Cry, the Beloved Country

Published: 2021-07-02 02:16:54
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Category: Beloved, Cry The Beloved Country

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Literary Elements by Paton In the last chapter of the novel Cry, The Beloved Country the author Alan Paton uses symbols, repetition, and tone shows disparity and hope in the main character, Kumalo in order to describe how the black men of south Africa must be able to adapt to their situations, or they may not make it out with their sanity. Throughout the passage in chapter 36, Paton often used tone to depict the stages of emotions Kumalo experienced while thinking about his son’s fate. Kumalo questions himself “ Would [Absolam] be awake, would he be able to sleep, this night before the morning?
He cried out, My son” (310). In this sentence, Kumalo wonders how his son will face his death the next morning and feels the same pain Absolam does. The anguish and concern Kumalo felt shows his way of coping with the terrible fate to meet his son the following morning. Kumalo not only worries about how his son is coping with his inevitable death, but cries out in desperation as if Absolam will be able to hear him and be comforted. In addition, in the final moments of the book, Kumalo looks “at the faint steady lightening in the east” (312). Kumalo is no longer afraid of his son’s future, embraces it and is at peace.
His son’s execution placed Kumalo in a dark place where he was not familiar with, but at when dawn came and the sun rose the thing he feared was finally here and he accepted it so he could move on and his son could rest in peace. The tone in this sentence had a tone of hopefulness, as opposed to the tone of the rest of the passage that had a tone of despair and grief because the referral to the sun displayed optimism and feelings of not wanting to dwell in the past. However, Paton uses the tone shift in this passage to show Kumalo’s acceptance and adaption to reality and the things he could not change.

Paton often used repetitive words relating to the darkness, light, and about the sun rising and setting. These words all described how each village had to accept their situation before they could truly be at peace with themselves and the lives they live. For example, “The great valley of Umzimkulu is still in darkness, but the light will come there. “ (312). In a literal interpretation, this simply describes how the sun slowly rises and shines on all the villages, but in the context of this passage, Paton depicts the darkness and the negativity some people of South Africa are stuck in.
And as the sunlight shines over them, they will become rejuvenated and realize the beauty in living one more day despite the conditions they live in. In addition, Kumalo thought to himself that “The sun would rise soon after five, and it was then it was done” (310). The indication of the sun rising represents the end of the darkness of the night and then end of Kumalo’s dark thoughts throughout the night. Not only does it mean the end of Kumalo’s suffering, it means that the sun rise will end his son’s life by execution.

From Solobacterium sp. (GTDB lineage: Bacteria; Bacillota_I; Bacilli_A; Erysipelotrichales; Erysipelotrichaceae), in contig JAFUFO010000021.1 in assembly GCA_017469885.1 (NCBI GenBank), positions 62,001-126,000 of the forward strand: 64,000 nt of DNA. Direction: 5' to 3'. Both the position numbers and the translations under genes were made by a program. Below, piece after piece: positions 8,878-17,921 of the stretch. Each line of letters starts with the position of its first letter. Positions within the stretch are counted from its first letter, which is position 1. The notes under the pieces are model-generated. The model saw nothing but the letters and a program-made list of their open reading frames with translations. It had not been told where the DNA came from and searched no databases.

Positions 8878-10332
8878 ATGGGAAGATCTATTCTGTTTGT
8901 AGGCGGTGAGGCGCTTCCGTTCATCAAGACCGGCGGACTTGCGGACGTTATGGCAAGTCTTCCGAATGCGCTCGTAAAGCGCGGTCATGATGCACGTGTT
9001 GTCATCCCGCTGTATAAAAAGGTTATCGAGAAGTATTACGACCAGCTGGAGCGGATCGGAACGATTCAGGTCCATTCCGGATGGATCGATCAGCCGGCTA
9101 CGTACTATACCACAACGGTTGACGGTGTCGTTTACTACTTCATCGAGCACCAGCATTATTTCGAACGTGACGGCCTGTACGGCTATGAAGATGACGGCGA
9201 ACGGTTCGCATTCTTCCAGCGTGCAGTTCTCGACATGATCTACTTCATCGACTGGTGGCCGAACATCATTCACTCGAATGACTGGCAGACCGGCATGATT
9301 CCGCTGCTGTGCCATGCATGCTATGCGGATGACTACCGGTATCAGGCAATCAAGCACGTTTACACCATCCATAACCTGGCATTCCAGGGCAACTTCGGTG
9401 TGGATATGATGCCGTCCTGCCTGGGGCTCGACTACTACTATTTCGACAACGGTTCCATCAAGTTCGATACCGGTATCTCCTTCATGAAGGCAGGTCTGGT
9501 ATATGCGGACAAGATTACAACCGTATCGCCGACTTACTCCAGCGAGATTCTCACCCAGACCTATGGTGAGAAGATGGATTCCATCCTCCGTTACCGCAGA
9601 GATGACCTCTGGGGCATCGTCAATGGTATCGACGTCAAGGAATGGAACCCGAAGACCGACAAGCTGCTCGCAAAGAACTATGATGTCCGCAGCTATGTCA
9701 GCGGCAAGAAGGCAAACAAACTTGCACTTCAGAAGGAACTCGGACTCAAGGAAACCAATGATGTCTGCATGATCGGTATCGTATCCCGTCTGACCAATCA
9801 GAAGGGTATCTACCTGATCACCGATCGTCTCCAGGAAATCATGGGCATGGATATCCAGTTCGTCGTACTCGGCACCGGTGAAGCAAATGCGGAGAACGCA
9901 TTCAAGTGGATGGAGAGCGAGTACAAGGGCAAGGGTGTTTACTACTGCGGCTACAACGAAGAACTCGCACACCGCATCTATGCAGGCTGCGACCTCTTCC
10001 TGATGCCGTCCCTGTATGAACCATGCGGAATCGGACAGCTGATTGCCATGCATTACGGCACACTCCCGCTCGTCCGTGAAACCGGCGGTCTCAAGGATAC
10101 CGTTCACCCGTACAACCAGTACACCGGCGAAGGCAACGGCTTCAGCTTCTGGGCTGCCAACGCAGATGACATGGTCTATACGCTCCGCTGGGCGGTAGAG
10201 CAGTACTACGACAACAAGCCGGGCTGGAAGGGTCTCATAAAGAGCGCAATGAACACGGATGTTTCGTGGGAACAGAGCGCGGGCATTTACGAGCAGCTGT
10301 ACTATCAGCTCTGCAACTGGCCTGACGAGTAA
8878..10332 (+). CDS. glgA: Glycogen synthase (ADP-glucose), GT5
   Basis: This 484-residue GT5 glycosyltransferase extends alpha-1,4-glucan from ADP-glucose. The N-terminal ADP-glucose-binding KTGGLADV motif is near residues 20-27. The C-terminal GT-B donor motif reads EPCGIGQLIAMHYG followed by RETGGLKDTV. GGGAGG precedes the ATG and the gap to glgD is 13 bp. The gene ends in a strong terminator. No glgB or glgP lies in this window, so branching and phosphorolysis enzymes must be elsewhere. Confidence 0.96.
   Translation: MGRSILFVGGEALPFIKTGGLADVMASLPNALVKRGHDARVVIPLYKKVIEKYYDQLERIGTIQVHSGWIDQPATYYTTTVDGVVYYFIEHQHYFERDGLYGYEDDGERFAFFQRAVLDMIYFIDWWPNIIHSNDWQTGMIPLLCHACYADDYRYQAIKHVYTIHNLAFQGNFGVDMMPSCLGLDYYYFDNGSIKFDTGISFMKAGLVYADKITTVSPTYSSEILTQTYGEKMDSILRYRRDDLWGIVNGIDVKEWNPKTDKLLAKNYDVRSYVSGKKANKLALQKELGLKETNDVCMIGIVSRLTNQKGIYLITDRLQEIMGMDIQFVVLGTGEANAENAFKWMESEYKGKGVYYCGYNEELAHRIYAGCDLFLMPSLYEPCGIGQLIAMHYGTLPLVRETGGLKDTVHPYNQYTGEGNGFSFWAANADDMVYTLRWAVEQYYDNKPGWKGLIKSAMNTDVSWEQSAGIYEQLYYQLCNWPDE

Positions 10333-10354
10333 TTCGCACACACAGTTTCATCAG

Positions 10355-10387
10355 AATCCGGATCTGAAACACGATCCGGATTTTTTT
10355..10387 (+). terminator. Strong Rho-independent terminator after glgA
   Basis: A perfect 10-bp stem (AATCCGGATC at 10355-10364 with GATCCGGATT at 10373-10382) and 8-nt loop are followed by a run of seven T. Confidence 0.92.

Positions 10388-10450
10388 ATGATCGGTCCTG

It is also a metaphor for renewal throughout, the moment he feared most is over and done with and he can now rest easy. Furthermore, Paton’s use of tone in this passage also illustrates how Kumalo persisted through his darkest times and he eventually was able to pull through and hope his son the best, or the capability to acclimate to any situation. Paton illustrates ultimate hope and renewal at the end of the passage with the usage of symbols of the sun and the titihoya bird. For example, Kumalo professes that “ when that dawn will come, of our emancipation, from the fear of bondage and the bondage of fear, why, that is a secret. (312). The dawn for Kumalo shows his son is freed from his life of sin and can now peacefully travel to the next world without worry. Not only is Absolam freed, Kumalo is free himself from the fear of his son further sinning and for his well being, as he is in God’s hands now. In addition, Kumalo says “ Yes, it is the dawn that has come. The titihoya wakes from sleep, and goes about his work of forlorn crying. ” (311). The bird the sun are intertwined, as the bird only wakes with the sun, and Kumalo and Absolam’s fate are forever connected no matter how far away they are from each other.
Despite the grief Kumalo experiences, his usage of light and birds displays his acceptance of the future for himself and the end of his son’s. Kumalo’s adaptation to a terrible event in his life displays his ability to be optimistic and not live in the past. Overall, Kumalo went through a series of emotions and feelings that at the time seemed impossible to cope with. And with Paton’s usage of tone, symbols, and repetition, he showed Kumalo was greatly in tune with nature and his spiritual self. His adaption to reality geared himself to serenity when he let destiny lead the way.

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